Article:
The world has been changing over the past 10 years for hardware companies. Today, faster innovation cycles and falling barriers to entry are driving commoditization, virtualization is fueling demand for software running on industry standard hardware, and everyone is chasing higher margin, recurring revenue offers. Hardware companies are responding to these shifts by augmenting their portfolios to include more software and services offerings, but many are struggling with the transition.
Whether your company is looking to break into a complementary software market, enhance your hardware products with managed services, or respond to the virtualization trend, here are four key steps you should take to address common challenges hardware companies face.
Step 1: Align Your Management Team on Objectives, Financials, and Timing
This transition is significant, and will occur over time and involve many moving parts. Execution becomes easier when executives are aligned on the objectives and rationale for entering the software/services market (e.g., defensive move, making hardware products more attractive, etc.), the timing expectations of the transition, and the financial targets to measure progress against. This can be harder than it seems, especially when there are conflicting internal interests. For example, software/services cannibalization of the hardware portfolio (in the case of virtualization) may pit one part of the organization against another.
Lack of alignment creates internal coordination challenges and can lead to conflicting messages for customers. Being able to crisply communicate the transition broadly is critical to keeping employees engaged, to attracting new customers, and ensuring existing customers do not get discouraged.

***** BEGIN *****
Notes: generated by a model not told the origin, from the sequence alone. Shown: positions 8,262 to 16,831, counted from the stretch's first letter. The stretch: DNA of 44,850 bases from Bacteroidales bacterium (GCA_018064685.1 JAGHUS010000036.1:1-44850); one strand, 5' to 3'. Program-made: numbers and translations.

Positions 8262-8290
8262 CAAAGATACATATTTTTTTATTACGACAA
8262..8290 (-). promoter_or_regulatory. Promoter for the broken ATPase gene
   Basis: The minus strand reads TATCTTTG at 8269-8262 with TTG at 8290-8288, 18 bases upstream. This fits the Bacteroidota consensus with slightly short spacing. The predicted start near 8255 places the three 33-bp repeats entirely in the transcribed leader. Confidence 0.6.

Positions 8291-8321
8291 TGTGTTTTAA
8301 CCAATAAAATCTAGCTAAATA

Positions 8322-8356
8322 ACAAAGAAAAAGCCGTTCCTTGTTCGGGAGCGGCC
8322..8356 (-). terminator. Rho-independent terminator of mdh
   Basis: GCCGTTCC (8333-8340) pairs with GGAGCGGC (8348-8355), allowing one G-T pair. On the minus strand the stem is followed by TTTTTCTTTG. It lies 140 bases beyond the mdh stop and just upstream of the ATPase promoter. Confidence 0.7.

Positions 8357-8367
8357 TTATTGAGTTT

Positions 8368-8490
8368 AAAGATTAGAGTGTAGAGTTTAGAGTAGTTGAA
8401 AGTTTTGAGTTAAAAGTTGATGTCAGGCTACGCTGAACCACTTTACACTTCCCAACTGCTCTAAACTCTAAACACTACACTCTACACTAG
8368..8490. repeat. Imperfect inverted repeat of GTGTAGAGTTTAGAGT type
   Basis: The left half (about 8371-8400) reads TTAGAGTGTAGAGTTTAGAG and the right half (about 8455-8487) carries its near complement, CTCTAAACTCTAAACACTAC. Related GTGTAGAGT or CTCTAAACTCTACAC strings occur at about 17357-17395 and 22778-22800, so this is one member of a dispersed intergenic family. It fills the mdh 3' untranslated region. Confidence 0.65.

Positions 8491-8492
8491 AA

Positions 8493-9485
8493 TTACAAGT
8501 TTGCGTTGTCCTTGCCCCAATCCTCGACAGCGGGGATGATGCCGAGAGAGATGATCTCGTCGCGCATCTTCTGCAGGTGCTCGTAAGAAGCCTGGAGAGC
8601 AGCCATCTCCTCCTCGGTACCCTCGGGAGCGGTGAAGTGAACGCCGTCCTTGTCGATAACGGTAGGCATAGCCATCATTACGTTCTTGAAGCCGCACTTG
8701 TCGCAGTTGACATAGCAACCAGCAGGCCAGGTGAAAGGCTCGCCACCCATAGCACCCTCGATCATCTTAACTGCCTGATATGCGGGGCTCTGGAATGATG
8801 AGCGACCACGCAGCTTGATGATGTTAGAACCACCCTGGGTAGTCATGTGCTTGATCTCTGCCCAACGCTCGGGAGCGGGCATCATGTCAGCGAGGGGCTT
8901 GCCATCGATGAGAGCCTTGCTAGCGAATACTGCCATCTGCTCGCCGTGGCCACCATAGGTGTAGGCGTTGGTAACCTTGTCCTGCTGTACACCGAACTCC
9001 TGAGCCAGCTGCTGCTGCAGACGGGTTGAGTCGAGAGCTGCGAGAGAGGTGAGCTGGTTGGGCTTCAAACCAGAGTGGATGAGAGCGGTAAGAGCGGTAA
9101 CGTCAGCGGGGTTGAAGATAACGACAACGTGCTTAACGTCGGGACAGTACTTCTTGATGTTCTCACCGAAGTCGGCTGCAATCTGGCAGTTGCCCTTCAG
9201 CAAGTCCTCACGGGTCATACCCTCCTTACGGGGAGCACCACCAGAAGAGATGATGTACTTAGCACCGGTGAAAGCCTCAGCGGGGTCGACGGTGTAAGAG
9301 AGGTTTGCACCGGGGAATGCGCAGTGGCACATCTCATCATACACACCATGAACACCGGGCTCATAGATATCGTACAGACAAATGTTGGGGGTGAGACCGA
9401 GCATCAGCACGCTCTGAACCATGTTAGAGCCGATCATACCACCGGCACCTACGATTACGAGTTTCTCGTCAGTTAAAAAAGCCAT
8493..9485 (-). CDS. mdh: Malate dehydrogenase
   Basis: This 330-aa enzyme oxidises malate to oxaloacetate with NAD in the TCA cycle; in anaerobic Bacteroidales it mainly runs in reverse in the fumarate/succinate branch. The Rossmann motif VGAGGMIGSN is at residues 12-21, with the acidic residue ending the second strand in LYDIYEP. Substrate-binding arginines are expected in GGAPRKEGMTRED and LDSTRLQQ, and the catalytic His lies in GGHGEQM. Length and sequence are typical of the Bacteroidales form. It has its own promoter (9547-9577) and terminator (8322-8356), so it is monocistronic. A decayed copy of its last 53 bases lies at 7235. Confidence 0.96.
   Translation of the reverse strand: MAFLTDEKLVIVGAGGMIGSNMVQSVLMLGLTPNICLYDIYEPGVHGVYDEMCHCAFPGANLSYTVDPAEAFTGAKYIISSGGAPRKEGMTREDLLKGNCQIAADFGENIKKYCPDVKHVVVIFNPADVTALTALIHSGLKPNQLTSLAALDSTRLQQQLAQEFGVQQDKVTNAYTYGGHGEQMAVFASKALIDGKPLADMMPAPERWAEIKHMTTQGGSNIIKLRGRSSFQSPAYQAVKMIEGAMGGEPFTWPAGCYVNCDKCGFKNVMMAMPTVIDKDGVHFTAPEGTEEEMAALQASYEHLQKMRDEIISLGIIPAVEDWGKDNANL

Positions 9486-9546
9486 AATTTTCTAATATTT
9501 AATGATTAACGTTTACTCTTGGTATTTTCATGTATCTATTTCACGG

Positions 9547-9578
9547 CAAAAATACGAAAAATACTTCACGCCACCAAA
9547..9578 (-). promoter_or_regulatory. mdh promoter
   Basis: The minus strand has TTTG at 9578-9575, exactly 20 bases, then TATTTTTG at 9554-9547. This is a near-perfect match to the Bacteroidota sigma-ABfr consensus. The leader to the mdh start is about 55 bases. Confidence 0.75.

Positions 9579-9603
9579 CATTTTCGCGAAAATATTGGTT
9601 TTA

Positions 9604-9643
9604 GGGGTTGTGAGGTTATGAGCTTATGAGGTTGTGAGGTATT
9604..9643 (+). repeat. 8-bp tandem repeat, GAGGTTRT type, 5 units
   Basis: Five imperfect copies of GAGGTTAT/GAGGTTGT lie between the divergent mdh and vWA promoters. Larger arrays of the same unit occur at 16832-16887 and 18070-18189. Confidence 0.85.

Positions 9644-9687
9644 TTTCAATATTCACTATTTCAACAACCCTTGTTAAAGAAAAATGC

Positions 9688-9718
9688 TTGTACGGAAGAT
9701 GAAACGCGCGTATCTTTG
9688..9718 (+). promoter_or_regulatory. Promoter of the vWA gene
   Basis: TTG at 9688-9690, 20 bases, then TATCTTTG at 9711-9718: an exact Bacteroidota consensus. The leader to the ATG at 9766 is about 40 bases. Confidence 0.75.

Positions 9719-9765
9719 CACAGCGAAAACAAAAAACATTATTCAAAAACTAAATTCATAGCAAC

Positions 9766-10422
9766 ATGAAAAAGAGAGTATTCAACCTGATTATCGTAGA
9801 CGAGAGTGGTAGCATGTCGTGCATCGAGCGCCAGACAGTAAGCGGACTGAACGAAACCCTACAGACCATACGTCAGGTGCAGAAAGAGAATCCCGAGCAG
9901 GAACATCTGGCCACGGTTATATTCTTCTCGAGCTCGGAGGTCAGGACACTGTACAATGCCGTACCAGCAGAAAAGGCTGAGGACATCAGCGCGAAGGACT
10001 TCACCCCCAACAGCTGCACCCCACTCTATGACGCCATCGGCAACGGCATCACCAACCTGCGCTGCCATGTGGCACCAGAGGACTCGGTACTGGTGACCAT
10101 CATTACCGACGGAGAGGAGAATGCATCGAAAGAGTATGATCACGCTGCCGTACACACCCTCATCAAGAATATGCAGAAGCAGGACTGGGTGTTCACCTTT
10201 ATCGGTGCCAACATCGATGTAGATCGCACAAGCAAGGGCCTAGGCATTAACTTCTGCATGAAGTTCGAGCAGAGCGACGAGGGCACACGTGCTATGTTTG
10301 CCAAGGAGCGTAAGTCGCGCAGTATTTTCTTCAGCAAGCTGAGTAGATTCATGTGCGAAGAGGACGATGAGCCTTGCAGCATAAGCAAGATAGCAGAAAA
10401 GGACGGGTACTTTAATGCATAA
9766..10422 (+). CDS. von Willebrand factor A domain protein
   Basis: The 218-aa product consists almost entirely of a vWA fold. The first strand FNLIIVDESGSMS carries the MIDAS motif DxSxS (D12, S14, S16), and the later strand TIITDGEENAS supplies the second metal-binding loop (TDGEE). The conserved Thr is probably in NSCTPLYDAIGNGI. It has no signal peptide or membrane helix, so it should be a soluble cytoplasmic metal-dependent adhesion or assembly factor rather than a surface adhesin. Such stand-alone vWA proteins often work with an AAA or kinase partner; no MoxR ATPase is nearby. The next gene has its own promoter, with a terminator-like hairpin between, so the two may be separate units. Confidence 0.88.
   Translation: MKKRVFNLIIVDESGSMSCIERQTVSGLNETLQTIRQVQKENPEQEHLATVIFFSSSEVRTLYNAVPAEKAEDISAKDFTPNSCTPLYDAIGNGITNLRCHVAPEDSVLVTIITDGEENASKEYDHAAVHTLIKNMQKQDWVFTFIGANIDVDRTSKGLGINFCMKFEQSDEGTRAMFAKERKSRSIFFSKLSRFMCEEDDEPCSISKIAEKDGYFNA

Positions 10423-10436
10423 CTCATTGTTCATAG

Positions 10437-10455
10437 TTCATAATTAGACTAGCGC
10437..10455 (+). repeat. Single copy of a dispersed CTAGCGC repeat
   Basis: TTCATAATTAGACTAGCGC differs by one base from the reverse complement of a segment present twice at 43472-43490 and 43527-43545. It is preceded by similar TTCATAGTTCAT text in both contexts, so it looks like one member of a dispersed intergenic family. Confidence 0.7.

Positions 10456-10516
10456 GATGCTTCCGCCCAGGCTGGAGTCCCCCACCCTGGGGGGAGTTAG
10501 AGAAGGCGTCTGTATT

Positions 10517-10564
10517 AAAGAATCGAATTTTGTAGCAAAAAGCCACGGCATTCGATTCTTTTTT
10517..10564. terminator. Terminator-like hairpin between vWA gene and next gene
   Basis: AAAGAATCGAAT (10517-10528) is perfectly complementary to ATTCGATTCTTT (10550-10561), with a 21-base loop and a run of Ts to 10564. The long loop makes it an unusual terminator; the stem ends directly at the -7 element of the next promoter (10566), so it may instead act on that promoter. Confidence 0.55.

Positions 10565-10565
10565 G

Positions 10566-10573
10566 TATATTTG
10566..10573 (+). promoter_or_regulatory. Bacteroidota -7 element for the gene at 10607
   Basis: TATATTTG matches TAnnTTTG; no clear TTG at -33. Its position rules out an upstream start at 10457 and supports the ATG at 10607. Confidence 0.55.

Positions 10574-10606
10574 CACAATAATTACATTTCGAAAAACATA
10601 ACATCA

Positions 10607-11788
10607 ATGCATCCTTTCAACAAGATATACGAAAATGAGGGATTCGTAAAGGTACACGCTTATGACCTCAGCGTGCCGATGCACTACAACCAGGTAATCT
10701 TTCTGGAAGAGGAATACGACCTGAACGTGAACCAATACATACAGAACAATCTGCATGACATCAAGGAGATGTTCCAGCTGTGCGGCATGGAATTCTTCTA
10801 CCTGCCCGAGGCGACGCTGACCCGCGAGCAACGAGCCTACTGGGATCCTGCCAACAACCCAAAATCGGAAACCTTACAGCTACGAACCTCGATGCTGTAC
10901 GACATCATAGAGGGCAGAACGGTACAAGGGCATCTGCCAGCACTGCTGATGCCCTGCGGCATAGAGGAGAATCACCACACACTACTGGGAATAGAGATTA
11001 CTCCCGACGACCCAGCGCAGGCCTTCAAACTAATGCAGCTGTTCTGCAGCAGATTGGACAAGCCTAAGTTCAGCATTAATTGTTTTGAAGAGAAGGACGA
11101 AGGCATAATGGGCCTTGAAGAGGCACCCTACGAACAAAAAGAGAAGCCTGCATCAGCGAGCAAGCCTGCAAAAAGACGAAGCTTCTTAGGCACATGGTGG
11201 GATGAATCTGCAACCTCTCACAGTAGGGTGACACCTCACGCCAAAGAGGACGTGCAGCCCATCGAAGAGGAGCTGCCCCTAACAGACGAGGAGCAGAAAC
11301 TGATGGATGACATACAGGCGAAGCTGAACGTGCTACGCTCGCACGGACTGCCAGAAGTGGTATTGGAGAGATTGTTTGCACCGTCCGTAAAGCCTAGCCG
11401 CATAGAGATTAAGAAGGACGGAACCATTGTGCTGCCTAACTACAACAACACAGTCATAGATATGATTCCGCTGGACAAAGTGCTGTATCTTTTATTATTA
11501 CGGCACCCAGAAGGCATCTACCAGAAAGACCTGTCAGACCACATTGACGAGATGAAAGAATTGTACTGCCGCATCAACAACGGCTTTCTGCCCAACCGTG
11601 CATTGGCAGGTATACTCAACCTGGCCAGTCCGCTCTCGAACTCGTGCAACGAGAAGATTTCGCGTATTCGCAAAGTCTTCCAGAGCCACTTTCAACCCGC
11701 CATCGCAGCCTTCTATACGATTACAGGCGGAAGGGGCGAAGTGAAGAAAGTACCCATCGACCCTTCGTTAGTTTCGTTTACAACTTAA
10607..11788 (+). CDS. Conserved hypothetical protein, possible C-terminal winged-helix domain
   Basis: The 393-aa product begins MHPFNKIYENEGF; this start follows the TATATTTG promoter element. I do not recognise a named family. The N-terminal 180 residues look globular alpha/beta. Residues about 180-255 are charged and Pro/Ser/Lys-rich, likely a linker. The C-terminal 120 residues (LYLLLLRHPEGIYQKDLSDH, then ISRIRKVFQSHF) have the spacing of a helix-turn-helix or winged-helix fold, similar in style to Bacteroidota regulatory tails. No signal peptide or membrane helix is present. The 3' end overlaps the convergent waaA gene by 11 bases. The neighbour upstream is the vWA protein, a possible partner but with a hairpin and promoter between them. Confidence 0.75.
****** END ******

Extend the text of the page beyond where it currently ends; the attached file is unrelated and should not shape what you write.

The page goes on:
Step 2: Design Software and Services Offers, Making Tough Calls Where Needed
Adding new software and service offers to an existing hardware portfolio requires going beyond traditional offer definition. While companies still need to start by defining target segments and buyer personas for hardware, software, and services, they also need to decide on the value proposition, competitive differentiation, and pricing models in the context of each target segment. This can be challenging given the unique attributes of each segment.
One example is when hardware companies begin to compete against software providers that are unencumbered by a legacy hardware portfolio. These companies must position and price new software offerings to win against these new types of competitors, rather than fall into the trap of either protecting their legacy business (by making the software price less attractive) or tying the software too closely to the hardware paradigm. Strategies designed to protect legacy products often confuse customers and hinder sales across both product lines.
Step 3: Create a Hybrid Operating Model that Balances Old and New
Transitions on this scale don't occur overnight, and companies need operating models that enable growth in hardware product lines (which will continue to comprise the bulk of revenue for awhile) and the incubation of new software/service offerings.
However, the DNA of a software and services business is distinct from that of a hardware business. There are typically different buyers, selling motions, value propositions, product lifecycles, support processes, and service elements. A few examples include: recurring subscription or maintenance revenue requires a greater focus on renewals and customer adoption; support models need to evolve beyond hardware replacement; software R&D will have a faster/agile iteration process with more frequent releases.